Spinal cord victims may soon regain some of their mobility, if a device currently under development continues to perform the way its creators want it to. The robotic prosthetic limb is powered entirely by brain waves, and could enter mainstream use soon.
Prosthetic limb technology is an area of heavy interest for scientists, primarily because it has the potential to improve the lives of millions of people around the world. Paralyzed individuals, while unable to move their limbs, can still use their brains to get around, the thinking goes.
That is to say, the brain still fires electrical signals down nerves, which is how it used to move muscles. However, since damage has occurred to the nerves themselves, the signals never make it, and people lose control over the own bodies.
What the new robotic limb does is use an electroencephalogram (EEG) machine to read these electrical impulses, and then feeds the data into a computer. The latter processes the information, figures out the move the wearer wanted to make, and sends the appropriate commands to the appropriate actuators.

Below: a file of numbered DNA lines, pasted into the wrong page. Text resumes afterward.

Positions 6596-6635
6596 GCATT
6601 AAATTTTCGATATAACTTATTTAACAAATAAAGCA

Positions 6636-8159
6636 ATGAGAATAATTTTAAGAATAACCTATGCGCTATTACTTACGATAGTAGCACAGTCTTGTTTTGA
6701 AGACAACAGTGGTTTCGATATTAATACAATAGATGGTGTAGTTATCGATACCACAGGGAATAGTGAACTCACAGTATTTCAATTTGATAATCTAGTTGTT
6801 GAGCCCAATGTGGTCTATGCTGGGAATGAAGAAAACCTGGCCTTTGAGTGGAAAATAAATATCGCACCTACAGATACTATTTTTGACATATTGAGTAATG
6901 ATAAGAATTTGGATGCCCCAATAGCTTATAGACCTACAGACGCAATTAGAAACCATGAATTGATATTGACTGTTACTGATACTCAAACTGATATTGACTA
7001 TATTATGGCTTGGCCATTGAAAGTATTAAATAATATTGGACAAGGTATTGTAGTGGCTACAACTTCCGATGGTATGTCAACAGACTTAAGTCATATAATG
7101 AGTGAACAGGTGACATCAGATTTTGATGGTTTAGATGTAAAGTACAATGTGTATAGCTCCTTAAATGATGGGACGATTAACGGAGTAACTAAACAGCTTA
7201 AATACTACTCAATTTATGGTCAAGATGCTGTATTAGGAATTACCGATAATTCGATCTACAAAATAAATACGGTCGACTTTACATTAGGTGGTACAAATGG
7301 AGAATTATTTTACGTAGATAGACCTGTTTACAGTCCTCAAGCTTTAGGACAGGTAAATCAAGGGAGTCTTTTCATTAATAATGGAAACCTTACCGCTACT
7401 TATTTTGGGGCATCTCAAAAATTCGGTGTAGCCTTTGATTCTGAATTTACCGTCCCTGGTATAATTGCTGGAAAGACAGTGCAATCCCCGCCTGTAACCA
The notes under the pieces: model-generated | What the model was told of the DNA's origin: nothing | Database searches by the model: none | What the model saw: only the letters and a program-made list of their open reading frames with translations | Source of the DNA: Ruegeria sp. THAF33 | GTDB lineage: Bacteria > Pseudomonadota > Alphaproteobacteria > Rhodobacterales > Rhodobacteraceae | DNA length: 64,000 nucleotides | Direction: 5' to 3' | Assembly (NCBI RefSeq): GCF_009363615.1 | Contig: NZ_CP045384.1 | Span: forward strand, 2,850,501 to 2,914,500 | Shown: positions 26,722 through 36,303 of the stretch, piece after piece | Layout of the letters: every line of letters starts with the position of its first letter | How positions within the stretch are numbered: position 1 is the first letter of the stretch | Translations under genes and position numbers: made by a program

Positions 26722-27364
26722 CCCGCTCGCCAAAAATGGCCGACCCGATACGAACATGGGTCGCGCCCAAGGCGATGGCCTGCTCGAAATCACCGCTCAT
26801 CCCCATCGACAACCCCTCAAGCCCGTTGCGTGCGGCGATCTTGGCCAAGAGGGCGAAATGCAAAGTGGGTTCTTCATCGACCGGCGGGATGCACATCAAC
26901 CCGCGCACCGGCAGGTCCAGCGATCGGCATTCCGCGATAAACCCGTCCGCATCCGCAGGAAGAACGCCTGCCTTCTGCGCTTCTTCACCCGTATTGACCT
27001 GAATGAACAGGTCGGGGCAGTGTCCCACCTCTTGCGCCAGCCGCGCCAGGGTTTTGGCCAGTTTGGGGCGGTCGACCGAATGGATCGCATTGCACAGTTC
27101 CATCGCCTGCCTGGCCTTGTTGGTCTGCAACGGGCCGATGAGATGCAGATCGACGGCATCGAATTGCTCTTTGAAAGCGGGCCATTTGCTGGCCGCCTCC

Scientists at the Long Beach Veterans Affairs Medical Center, in California, who are in charge of developing the innovative device, say that control can be exerted over the mechanical muscles in real time, and add that the performances of the system are bound to increase over the coming years.
LBVAMC expert An Do, the leader of the research group, explains that the investigation was originally focused on developing a way of using EEG to allow patients to move a virtual avatar on a computer screen. In the meantime, the work has moved forward, and into the real world.
The research group says that the mobility system works for both spinal cord injury patients and healthy individuals. This means that their instrument could also have military applications, enabling soldiers to march over long distance, while carrying a lot of weight.
Do reveals that, in the latest tests the team conducted, volunteers were able to master the system's controls in just 5 minutes. All test subjects had previously exercised the neural interface for 5 hours, using the computer simulation and the avatar.
The most significant development in the study was that the system did not give any false reading. “By the end of the experiment, the subject had no false alarms,” the research group said.
A 100 percent response rate brings the mobility system significantly closer to real-life implementation, the team concludes, quoted by Technology Review